To Thomas Jefferson
Mar. 11. 1819
I recd. yesterday morning yours of the 8th. and return the several copies of letters inclosed in it. The letter to you from Mr. Cabell was returned by the mail before the last. I know not any course better to be taken in relation to Dr. Cooper, than your letters to him & Correa. I have not a particle of doubt that the answer of the latter will compleatly remove the objection brought forward agst. the former; and I hope if there are others not disclosed, that they will evoporate before the moment for decision. Cooper under⟨stands?⟩1 I presume that he will not be precluded from Law-Lectures, at least untill a professor for that Branch shall be in his functions. He will probably receive a greater emolument from the fees of Law, than of Classical Students, and for some time both together may not exceed a quant, sufficit. I am very glad to see that the additional appropriation of $20.000, has fallen through.2 Health & all other happiness.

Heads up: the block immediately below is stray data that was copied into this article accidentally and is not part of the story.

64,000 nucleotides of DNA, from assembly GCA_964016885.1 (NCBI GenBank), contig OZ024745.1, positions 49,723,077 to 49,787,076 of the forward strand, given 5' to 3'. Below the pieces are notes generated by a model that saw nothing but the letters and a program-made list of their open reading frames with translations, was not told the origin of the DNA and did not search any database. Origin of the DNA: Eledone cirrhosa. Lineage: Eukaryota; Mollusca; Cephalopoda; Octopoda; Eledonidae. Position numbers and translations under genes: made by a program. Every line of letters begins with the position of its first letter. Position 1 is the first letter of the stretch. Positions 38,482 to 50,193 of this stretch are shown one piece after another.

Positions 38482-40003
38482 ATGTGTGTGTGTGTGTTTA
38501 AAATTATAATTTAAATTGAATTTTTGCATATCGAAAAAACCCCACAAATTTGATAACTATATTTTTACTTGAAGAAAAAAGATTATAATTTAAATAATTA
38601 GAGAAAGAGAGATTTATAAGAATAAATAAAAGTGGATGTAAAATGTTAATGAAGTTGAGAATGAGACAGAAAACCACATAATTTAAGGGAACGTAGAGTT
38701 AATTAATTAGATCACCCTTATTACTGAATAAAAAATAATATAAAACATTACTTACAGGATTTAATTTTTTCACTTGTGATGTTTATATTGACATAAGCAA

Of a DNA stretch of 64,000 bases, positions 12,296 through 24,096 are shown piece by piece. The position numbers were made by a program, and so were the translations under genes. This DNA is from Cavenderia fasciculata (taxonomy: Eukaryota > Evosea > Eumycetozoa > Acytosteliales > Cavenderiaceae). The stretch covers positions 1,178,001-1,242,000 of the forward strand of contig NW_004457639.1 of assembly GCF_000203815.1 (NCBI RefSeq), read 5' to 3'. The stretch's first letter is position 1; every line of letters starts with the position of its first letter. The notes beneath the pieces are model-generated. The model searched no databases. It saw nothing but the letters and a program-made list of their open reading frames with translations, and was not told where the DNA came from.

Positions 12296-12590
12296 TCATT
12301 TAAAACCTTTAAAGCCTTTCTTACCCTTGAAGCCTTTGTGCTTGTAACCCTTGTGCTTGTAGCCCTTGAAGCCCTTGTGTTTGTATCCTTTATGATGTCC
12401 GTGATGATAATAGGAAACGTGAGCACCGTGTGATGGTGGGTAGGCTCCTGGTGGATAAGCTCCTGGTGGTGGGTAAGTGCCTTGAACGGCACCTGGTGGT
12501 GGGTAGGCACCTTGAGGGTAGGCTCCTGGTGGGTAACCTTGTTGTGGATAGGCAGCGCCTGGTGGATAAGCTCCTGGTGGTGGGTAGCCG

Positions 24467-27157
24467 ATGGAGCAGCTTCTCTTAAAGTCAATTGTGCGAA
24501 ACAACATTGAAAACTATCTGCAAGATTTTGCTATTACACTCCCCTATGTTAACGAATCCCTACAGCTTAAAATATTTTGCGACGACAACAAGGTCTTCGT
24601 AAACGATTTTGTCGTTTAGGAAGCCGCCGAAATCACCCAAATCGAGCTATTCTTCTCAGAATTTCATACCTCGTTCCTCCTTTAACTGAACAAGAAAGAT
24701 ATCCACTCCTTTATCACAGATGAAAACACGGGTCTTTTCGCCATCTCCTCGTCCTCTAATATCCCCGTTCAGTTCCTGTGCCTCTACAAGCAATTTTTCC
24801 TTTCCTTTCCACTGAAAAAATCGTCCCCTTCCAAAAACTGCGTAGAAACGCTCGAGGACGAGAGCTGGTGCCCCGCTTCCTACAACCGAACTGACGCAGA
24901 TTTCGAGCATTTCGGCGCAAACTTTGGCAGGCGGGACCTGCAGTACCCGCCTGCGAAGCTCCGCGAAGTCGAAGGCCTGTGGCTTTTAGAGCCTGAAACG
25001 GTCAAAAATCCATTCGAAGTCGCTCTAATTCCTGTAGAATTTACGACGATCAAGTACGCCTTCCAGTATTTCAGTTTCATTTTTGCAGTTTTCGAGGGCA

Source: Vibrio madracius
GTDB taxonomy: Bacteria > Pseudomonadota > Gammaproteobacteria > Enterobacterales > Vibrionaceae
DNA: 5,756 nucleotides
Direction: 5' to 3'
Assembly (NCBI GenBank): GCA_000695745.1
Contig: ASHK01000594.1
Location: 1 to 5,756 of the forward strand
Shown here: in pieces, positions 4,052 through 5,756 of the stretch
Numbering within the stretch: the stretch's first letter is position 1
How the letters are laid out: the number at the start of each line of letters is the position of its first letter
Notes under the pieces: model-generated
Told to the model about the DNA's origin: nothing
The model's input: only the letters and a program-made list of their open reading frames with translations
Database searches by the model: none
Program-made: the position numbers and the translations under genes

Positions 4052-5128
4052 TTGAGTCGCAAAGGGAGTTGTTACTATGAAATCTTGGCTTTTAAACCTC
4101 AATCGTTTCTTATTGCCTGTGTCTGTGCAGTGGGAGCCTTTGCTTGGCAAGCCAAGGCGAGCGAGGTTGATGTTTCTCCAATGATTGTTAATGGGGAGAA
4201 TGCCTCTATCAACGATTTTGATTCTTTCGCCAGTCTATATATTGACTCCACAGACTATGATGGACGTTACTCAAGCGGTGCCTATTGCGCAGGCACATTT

Partial RC (DLC); partial RC (RPB). Upper half of RC (DLC) docketed by Jefferson, “recd Mar. 15.”
1. At this point the upper half of the RC ends, and the lower half begins.
2. For the repeal of the Virginia legislature’s appropriation of $20,000 for the education of the poor, see Joseph C. Cabell to Thomas Jefferson, 8 Mar. 1819, in Cabell, Early History of the University of Virginia, 170–71.